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Coca-Cola: How it became world's iconic brand

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Worldwide sales

1886 - Coca-Cola sold about drinks per day

1920 - 6.5 million drinks per day (which included bottles and fountain drinks)

1950 - 50 million soft drinks were sold per day

2013 - It's estimated at above two billion per day

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Image: A worker uses a forklift to transport cases of Coca-Cola, which will be delivered to stores, at a warehouse in the Swire Coca-Cola facility in Draper, Utah, United States.
Photographs: George Frey/Reuters
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Coca-Cola: How it became world's iconic brand

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Product range

The Coca-Cola Company has grown into the world's largest beverage company with nearly 500 brands with more than 3,000 products. Their line includes sparkling beverages, juices, coffee, tea, sports drinks and packaged water.

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Image: Cases of Coca-Cola zero, which will be delivered to stores, at a warehouse at the Swire Coca-Cola facility in Draper, Utah, United States.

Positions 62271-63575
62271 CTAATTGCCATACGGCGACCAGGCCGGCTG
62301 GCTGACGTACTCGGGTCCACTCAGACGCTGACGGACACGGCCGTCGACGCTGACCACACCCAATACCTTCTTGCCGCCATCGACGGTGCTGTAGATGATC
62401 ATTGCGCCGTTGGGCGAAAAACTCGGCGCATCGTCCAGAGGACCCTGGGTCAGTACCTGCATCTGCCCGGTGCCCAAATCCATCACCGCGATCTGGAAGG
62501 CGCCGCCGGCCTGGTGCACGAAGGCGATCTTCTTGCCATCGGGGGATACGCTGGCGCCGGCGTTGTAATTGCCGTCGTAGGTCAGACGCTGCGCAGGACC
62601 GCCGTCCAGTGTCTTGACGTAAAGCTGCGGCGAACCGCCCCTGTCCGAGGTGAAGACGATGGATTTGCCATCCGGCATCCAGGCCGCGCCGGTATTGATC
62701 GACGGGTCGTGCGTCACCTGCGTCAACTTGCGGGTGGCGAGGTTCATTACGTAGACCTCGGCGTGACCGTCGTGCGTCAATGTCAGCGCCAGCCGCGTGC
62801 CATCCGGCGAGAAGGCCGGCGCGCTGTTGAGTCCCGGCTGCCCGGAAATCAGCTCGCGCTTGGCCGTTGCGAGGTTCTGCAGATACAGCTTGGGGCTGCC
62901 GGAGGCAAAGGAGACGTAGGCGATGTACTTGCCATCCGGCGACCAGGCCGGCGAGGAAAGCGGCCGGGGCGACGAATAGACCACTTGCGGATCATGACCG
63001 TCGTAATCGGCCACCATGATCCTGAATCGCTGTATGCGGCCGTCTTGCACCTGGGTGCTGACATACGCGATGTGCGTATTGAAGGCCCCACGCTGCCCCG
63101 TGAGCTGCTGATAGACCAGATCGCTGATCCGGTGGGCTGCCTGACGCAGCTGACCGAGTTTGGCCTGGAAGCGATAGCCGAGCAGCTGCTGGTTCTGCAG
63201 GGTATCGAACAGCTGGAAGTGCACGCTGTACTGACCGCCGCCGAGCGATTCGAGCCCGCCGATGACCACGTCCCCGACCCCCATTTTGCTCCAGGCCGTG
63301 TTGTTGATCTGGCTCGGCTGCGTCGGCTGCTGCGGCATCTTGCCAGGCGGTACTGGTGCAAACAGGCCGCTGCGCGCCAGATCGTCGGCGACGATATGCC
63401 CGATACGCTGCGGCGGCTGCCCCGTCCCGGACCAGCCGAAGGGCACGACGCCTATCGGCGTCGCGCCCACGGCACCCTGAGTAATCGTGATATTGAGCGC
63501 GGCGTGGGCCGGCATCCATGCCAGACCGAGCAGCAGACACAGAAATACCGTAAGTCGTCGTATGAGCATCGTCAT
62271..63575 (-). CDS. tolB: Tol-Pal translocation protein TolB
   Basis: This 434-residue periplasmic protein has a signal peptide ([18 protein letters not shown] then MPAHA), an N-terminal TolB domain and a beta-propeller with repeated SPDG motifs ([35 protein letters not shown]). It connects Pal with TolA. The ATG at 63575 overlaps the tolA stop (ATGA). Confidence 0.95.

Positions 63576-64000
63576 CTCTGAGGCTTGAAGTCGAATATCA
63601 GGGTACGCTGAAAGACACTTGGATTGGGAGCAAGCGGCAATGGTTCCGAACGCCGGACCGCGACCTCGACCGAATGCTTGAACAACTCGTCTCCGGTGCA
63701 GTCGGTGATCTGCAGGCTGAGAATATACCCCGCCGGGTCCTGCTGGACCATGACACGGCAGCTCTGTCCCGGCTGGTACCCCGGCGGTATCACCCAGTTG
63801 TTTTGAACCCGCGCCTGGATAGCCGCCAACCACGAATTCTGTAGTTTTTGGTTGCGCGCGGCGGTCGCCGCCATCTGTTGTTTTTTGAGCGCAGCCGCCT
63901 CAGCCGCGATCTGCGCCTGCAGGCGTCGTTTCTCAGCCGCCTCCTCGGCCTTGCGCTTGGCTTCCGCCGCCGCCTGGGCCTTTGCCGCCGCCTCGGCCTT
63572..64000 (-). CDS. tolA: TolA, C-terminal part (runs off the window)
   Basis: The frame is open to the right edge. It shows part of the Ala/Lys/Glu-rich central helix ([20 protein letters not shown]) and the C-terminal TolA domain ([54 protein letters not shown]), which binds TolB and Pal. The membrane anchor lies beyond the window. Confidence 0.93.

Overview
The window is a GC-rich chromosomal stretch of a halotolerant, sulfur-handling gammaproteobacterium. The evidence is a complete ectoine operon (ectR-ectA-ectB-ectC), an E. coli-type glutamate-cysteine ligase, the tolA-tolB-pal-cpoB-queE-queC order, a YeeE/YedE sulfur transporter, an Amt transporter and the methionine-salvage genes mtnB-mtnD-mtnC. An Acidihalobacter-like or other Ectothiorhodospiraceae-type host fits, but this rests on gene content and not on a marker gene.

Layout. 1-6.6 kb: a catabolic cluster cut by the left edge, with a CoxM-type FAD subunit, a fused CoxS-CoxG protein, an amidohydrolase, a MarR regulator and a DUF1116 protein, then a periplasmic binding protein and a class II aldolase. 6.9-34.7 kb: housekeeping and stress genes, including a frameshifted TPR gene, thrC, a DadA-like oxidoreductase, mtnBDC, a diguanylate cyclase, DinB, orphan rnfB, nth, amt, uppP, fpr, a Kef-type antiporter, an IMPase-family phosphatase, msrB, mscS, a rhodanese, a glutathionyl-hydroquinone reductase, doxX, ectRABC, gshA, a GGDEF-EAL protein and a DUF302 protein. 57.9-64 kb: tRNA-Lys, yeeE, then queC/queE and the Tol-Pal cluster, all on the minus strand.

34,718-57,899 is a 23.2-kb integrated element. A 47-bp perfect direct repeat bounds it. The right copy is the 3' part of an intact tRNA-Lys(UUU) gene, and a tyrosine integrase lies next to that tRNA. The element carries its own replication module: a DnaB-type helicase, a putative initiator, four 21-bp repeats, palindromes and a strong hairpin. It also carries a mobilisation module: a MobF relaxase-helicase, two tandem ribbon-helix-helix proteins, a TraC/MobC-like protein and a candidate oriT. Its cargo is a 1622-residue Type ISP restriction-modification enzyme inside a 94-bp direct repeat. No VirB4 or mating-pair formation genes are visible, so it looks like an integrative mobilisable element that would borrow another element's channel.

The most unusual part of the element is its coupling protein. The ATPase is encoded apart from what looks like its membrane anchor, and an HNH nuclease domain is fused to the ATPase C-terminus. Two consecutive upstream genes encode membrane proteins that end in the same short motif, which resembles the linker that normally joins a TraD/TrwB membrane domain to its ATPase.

Photographs: George Frey/Reuters
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Major advertiser

The first Coca-Cola advertisement cited an affordable nickel price and was touted as 'Delicious and Refreshing'. By 1906, the company was spending half a million dollars annually for ads.

In recent times their ad budget continues to grow. The company is spending nearly $2 billion on advertisements every year.

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Image: A man takes a bottle of Coke Zero out of a fridge at a supermarket in Caracas, Venezuela.
Photographs: Edwin Montilva/Reuters
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Coca-Cola: How it became world's iconic brand

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The logo

The Coca-Cola logo was registered as a trademark in 1893. The logo has remained the same in Spencerian script.